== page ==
Les Paul - The Guitar and His Musical Instrument

Almost all modern musicians today, especially those who have been in the rock and folk genre, have heard the name Les Paul. Born in Waukesha, Wisconsin on June 19, 1915, Lester William Polsfuss (his birth name) exhibited a profound interest in music, even at an early age. At age eight, he learned how to play the harmonica, as he was inspired by hearing from an unnamed Waukesha ditch-digger playing the instrument. The next would be the banjo, which led to his interest in the guitar. During this time of his life, he was consistently inventing and innovating musical instruments, and he made a harmonica that could be worn on the neck and can easily be played while using the guitar. At age thirteen, Les Paul began a semi-professional career and started playing at drive-ins. Les quit his secondary education and joined a band called Wolverton's Radio Band in Missouri.

Les Paul the Guitar and His Musical Instrument

It was in the late 1930's when he adopted the stage name "Les Paul," at a time when he already migrated to Chicago and performed on radio. Les Paul formed a band in 1937 with two of his acquaintances and moved to New York. It was in Queens, New York where he started to create his own guitar due to his dissatisfaction with contemporary instruments. By attaching a bride, a guitar neck and a pickup to the usual guitar body, he came up with "The Log," which later became the basis for the famous signature guitar, the Gibson Les Paul.

In 1950, due to the soaring fame of guitar-maker Leo Fender's Telecaster models in the music market, Gibson president Ted McCarty sought out a way to come up with a quality guitar to sell to guitar lovers and enthusiasts. He sought out a great musician in order to help make the guitar which he had in mind. Although initially rejected when he approached Gibson with "The Log" in 1945-1946, Les Paul was finally chosen due to his status as a respected innovator of musical instruments, and became a consultant for the Gibson Guitar Company. Named the Gibson Les Paul, it gained notable reputation with musicians. This new guitar had a notably different feature from the Telecaster, as it possesses a more curved guitar body and a glued-in neck. The Gibson Les Paul underwent several changes throughout the years, and hence had become one of the most famous guitar lines known today.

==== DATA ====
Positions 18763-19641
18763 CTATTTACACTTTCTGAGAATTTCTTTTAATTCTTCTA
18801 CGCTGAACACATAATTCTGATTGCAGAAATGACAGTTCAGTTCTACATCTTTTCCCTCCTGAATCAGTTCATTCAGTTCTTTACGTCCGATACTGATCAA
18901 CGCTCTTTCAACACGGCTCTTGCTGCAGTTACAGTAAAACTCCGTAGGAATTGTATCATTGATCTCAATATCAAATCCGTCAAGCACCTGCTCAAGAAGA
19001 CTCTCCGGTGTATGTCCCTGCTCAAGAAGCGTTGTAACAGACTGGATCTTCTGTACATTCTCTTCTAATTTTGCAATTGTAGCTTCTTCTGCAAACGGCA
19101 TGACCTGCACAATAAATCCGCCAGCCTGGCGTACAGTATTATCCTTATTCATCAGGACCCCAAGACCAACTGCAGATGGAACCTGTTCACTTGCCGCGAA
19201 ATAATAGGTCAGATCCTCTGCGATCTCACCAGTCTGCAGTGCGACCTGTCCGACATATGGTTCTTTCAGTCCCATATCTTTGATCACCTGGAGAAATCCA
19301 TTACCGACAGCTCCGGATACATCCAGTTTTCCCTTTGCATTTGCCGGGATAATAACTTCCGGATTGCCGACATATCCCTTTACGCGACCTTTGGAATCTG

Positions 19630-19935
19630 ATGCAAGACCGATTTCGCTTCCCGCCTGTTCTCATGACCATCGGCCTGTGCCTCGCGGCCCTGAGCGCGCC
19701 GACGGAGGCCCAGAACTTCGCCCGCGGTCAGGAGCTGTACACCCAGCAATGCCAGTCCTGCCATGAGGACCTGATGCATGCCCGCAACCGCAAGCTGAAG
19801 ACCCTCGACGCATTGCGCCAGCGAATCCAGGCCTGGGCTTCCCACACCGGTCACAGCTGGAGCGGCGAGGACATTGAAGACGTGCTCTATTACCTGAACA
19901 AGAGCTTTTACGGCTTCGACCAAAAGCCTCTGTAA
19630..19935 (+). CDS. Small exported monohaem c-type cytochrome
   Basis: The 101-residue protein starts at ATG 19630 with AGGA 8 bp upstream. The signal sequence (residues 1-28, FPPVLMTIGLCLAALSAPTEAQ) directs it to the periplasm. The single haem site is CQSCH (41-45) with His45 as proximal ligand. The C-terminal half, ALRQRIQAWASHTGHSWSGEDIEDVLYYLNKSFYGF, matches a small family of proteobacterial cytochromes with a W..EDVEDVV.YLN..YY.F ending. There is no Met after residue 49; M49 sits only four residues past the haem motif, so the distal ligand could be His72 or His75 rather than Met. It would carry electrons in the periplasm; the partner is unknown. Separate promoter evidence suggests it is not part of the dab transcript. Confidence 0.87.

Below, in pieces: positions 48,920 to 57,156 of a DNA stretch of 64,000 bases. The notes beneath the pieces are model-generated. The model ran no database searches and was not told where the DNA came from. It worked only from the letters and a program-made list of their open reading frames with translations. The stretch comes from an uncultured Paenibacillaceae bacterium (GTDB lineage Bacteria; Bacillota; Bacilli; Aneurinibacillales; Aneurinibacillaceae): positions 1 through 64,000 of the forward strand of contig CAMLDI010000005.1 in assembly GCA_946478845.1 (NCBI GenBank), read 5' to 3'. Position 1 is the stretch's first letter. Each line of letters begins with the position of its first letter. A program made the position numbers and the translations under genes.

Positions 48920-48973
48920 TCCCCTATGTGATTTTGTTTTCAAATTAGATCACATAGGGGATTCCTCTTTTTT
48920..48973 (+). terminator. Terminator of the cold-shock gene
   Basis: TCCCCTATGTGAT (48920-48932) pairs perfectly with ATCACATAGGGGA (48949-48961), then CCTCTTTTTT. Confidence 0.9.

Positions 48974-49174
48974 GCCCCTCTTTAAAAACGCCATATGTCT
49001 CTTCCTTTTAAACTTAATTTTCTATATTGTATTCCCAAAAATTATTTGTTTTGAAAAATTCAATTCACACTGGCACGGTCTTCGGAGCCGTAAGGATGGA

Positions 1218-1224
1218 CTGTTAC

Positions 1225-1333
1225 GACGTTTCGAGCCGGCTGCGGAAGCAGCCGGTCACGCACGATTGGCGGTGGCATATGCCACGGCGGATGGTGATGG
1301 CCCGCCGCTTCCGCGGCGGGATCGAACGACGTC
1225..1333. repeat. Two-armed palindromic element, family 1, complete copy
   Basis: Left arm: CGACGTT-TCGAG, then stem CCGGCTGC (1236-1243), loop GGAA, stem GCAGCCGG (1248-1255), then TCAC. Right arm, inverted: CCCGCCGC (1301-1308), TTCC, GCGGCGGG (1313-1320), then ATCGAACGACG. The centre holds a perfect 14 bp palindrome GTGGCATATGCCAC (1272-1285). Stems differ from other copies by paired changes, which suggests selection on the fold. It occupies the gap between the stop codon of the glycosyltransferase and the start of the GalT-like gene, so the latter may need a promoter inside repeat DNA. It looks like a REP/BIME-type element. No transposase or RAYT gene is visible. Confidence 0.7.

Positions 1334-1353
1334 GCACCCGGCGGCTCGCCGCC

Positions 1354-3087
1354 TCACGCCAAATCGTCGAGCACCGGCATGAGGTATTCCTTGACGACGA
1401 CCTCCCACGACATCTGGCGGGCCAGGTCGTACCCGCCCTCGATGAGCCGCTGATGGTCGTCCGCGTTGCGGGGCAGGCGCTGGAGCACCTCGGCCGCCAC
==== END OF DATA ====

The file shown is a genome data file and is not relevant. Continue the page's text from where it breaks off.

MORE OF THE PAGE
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by Agatha Marrama; Tuesday, December 6, 2011 @ 06:26 AM [1944]

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History of the Electric Guitar - Music Technology

History of the Electric Guitar - Music Technology

The fame of the electric guitar started in the big band era when guitarists wanted to amplify their guitars to compete with the large brass sections in jazz orchestras. Earlier, electric guitars were mainly made up of empty acoustic bodies with electromagnetic pick ups attached, to convert the sound into electrical energy for amplifiers.

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